Shall we really trust the data of a Bush era government bureau?

Or should we trust the PSU school of "urban planning," which would have an enormous incentive to show that the city's population is increasing due to the supposed success of its eco-density policies?

It's a tossup.

PRC has been making such estimates since at least the early 1970's. Their offices were across the hall from me for my first 10 or so years at PSU. Whether their estimates are more or less reliable than the Census Bureau depends on what methodology you choose. The PRC is solely about Oregon and so there is some incentive to provide fairly accurate estimates based on many factors. I know that their data feed to the US Census Bureau in decentennial years. I don't know about the interdecade estimates.

by the census bureau numbers, Portland lost almost 6,000 residents between 2003 and 2004. I'm thinking Washington DC's numbers are more likely wrong than PSU's.

"As Samuel Clemens said, there are three types of lies: lies, damn lies, and statistics."

Who was by the way quoting British Prime Minister, Benjamin Disraeli.

Yes I know picky, picky, picky.

And to stay on point I am more inclined to agree with the PSU numbers. But then I am biased, I got one of my degrees there.

Well sh t you just tipped off the city on how they can lower the debt per capita.

All they need do is pad the population count a hundred thousand more and wa la,
there's room for more borrowing.

Wow! That's almost exactly what they've been doing with Urban Renewal borrowing.
Padding the revenue projections to allow greater borrowing capacity.

Or should we trust the PSU school of "urban planning," which would have an enormous incentive to show that the city's population is increasing due to the supposed success of its eco-density policies?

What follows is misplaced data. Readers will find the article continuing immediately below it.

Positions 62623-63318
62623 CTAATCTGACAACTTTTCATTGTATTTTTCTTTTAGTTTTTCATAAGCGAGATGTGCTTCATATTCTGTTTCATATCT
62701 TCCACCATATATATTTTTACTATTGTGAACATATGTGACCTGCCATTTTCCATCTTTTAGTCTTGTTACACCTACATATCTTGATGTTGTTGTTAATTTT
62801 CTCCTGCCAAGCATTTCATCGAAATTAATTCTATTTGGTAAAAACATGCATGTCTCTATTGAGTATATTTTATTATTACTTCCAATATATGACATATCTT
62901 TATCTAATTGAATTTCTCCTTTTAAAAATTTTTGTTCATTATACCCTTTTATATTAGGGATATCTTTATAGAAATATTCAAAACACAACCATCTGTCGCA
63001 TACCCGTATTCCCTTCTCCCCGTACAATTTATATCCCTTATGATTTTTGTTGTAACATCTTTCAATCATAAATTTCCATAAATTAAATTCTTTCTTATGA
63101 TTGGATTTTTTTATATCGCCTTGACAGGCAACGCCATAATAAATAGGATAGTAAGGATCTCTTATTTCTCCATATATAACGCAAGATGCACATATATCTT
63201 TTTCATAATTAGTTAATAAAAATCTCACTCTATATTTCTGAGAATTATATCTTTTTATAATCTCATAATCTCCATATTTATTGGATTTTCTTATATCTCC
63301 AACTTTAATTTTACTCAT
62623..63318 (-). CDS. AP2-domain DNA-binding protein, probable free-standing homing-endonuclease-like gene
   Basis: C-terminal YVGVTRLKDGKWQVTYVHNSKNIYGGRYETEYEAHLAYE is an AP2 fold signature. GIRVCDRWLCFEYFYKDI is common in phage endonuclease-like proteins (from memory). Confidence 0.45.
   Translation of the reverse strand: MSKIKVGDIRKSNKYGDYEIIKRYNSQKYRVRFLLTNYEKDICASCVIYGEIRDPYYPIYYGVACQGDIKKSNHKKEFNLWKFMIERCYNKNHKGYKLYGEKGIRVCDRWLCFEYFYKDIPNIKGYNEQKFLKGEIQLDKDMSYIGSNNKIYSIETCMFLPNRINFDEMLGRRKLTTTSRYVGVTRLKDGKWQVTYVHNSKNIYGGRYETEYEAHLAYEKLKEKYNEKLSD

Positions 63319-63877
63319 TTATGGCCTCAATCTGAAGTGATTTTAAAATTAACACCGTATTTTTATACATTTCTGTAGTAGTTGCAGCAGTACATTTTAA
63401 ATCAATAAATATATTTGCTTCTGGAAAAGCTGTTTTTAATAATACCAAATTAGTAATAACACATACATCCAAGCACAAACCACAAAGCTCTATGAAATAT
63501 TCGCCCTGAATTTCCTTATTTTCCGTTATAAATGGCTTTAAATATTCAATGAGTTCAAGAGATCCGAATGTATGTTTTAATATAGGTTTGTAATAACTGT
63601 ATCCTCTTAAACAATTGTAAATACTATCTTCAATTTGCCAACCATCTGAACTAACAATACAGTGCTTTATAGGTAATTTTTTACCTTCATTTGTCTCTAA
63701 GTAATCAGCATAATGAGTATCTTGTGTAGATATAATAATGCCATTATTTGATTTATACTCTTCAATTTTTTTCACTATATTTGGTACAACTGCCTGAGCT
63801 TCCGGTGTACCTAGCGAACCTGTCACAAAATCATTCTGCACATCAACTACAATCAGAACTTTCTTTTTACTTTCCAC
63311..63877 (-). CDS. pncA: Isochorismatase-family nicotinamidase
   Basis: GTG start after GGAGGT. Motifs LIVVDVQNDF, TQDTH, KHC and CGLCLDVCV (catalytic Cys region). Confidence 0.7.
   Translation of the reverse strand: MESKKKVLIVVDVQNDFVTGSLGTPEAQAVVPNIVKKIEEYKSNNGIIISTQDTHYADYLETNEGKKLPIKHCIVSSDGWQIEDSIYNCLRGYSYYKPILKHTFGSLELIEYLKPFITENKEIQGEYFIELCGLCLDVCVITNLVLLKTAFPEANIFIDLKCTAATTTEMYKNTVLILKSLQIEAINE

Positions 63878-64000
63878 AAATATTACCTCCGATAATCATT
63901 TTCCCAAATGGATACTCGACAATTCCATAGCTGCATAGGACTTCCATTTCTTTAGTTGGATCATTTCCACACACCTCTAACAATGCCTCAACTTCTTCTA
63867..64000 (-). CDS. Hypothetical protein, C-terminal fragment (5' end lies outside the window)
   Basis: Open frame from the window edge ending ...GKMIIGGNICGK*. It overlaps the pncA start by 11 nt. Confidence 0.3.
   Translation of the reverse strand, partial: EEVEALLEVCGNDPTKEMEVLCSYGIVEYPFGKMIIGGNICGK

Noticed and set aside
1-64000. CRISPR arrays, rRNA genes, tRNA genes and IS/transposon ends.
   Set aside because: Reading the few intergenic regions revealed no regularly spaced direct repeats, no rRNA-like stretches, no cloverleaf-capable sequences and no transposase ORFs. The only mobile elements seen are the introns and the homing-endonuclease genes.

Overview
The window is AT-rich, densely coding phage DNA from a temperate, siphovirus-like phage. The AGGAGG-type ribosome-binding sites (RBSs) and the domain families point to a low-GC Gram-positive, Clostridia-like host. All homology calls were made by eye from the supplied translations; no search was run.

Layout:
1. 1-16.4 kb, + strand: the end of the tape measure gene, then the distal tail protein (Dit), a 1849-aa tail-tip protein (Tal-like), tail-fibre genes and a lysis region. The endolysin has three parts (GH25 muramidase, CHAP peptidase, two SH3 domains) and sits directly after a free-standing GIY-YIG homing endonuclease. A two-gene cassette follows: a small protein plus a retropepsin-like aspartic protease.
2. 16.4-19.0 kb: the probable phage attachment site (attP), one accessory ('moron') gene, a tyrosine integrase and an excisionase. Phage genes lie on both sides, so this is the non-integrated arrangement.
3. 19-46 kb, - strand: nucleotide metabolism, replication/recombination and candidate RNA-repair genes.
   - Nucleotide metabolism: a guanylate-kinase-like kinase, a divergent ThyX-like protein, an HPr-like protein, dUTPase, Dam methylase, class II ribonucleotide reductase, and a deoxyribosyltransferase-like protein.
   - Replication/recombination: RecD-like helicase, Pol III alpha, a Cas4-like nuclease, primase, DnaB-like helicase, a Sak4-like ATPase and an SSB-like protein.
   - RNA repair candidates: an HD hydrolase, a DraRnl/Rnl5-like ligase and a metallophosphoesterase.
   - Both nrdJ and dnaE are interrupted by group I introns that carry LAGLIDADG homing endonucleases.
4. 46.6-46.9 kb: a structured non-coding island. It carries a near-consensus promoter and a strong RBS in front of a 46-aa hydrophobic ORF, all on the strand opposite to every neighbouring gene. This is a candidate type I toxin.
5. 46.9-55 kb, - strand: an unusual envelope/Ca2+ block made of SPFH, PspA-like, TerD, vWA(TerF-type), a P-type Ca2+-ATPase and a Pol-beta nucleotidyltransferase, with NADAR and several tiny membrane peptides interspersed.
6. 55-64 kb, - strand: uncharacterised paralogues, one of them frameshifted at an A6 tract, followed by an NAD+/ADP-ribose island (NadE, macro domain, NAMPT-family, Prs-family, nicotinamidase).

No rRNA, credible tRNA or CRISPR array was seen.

It's a tossup.

Good point, Jack. I guess John Q Statistic can get so dazzled by the sheer magnitude of Bush & Friend's corruption that its easy to forget the old everyday "smalltime" shenanigans. Seems almost quaint...almost.

It's all pretty sketchy.

Yeah, Ken pretty much nails the discrepancy.

In 2003-2004, PSU says we grew by 5k residents. But the Census Bureau says we shrank by 6k residents.

In every other year, PSU and the Census basically agree on the amount of growth.

Obviously, something unique happened in 2003-2004 that caused one methodology to go one way - and the other to go the other way.

It'd sure be interesting to know what that was.

Here are the rest of the Census numbers (all July 1) since the last count:

2002 - 539,835
2001 - 535,624
2000 - 529,948

Here are Portland State's:

2002 - 538,180
2001 - 536,240
2000 - 531,600

The official Census number as of 4/1/00 was 529,121.

It appears that PSU has consistently been over the Census, ever since the last actual counting.

So my question is - how come Sam Adams (and others) keep talking about how the city will need to absorb 1,000,000 more people (or 500,000 or whatever the SCARY number is - my memory fails me at the moment) when we're seeing population growth of around 5,000 per year?

There are different methodologies used to count the homeless in a census. One is actual enumeration; another is a statistical estimate based on sampling; still another is to build in a fudge factor and use it. Why doesn't someone just ask PSU for an explanation. I'm sure they'd be happy to oblige.

PSU is surely overstating their numbers...anything to inflate the numbers to make it appear their forced density goals are successful.

Portland has become a socialist city, like SFO, now way in hell I would move back. Many others...(except the homeless looking for handouts)...share the same view.


Many, including myself will move out, to a more tax friendly state...Nevada, Utah, Wyoming will see great growth.

"Nevada, Utah, Wyoming will see great growth."

I ain't complainin...goodbye, so long...more beautiful Oregon for me to enjoy.